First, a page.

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Lodewijk Huygens was the third and youngest son of Constantijn Huygens Sr. He studied at the Illustrious School in Breda, and was drossaard of Gorinchem and the region of Arkel. He also was member of the Admiraliteit van de Maas. He is mainly considered as a shadowy figure with a reputation for wrangle. See: NNBW, vol. 1, cols 1090–1; Stamhuis, 1996. A meeting (spring of 1676) between Lodewijk and Spinoza is commented upon by Huygens Sr in a letter to Henry Oldenburg. The two discussed the work done in the London Royal Society (Oldenburg, Correspondence, vol. 12, pp. 255–6).
Apparently, what Spinoza had said to Lodewijk had surprised Huygens Sr. He writes in the letter mentioned above to Oldenburg in passing:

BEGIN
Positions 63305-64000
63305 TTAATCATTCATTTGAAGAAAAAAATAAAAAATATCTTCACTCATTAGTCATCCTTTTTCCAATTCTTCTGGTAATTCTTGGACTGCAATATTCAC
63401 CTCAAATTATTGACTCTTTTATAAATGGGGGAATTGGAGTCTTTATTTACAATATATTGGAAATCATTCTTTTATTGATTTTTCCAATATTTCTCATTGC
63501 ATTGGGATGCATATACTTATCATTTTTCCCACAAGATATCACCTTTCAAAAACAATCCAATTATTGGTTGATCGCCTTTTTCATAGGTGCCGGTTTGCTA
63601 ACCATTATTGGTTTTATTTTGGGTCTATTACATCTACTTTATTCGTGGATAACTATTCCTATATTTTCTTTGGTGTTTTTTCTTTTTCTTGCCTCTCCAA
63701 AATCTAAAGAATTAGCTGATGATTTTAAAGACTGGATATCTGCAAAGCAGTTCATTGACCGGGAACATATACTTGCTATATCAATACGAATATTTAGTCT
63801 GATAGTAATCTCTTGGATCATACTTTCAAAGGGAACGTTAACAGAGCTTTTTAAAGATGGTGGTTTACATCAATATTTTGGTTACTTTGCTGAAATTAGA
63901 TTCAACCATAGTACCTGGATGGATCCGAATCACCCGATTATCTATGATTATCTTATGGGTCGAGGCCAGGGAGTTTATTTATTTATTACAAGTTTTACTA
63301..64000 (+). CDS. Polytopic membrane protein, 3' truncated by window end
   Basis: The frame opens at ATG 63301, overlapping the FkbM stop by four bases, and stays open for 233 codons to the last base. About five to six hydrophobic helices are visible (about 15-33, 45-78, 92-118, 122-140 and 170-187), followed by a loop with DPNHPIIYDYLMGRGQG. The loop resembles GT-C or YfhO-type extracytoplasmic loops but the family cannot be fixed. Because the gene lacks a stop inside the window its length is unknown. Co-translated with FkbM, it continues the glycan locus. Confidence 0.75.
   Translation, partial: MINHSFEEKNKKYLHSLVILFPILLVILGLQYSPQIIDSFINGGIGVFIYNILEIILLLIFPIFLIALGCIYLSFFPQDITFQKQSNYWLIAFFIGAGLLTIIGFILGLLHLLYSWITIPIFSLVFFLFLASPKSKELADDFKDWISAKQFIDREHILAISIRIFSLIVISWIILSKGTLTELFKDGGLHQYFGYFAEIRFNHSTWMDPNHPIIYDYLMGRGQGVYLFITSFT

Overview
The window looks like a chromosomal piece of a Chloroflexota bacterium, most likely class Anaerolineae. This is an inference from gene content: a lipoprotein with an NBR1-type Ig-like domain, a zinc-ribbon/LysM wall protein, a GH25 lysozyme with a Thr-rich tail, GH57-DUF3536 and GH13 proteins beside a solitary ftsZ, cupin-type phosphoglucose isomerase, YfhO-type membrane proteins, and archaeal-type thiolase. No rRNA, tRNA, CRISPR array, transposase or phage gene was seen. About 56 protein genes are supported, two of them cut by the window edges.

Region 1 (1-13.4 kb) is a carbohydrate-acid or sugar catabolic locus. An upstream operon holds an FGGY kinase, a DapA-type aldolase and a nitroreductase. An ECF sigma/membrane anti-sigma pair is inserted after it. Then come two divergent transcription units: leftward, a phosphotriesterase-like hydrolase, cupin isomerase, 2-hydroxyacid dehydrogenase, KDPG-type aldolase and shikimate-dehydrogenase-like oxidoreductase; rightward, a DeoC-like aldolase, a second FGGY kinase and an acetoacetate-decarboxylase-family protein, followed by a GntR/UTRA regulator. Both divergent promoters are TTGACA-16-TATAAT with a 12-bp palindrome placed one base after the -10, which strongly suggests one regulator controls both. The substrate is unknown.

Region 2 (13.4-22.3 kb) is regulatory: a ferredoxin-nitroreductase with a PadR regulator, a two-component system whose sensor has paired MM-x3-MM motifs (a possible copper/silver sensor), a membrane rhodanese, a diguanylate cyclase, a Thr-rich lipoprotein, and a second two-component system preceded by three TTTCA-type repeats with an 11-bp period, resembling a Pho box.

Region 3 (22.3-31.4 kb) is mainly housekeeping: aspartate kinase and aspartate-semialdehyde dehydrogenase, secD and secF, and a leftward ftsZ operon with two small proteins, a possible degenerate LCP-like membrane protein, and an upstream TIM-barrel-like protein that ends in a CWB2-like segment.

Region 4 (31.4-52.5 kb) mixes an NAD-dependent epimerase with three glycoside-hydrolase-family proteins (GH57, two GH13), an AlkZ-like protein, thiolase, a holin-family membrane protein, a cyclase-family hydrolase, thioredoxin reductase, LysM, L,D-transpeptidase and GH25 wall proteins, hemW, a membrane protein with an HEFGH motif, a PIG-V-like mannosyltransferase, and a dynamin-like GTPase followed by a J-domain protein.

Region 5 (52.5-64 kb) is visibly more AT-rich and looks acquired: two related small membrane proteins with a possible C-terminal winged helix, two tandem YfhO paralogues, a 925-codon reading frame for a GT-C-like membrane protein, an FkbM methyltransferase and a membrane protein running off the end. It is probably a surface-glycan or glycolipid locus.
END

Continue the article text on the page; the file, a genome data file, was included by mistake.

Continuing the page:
I was surprised at the conversation that Spinoza, whom you know, has had some days ago with one of my sons. [He has said] that there was nothing left of the Royal Society, that it has fallen apart and vanish in smoke. [I] think that this does not correspond with the continuation of your care.
The remark proves that Spinoza and Lodewijk Huygens knew each other personally and that one of the topics of their encounter concerned the scientific achievements of the Royal Society. However, it is uncertain what exactly the philosopher said or discussed with Lodewijk about the Society.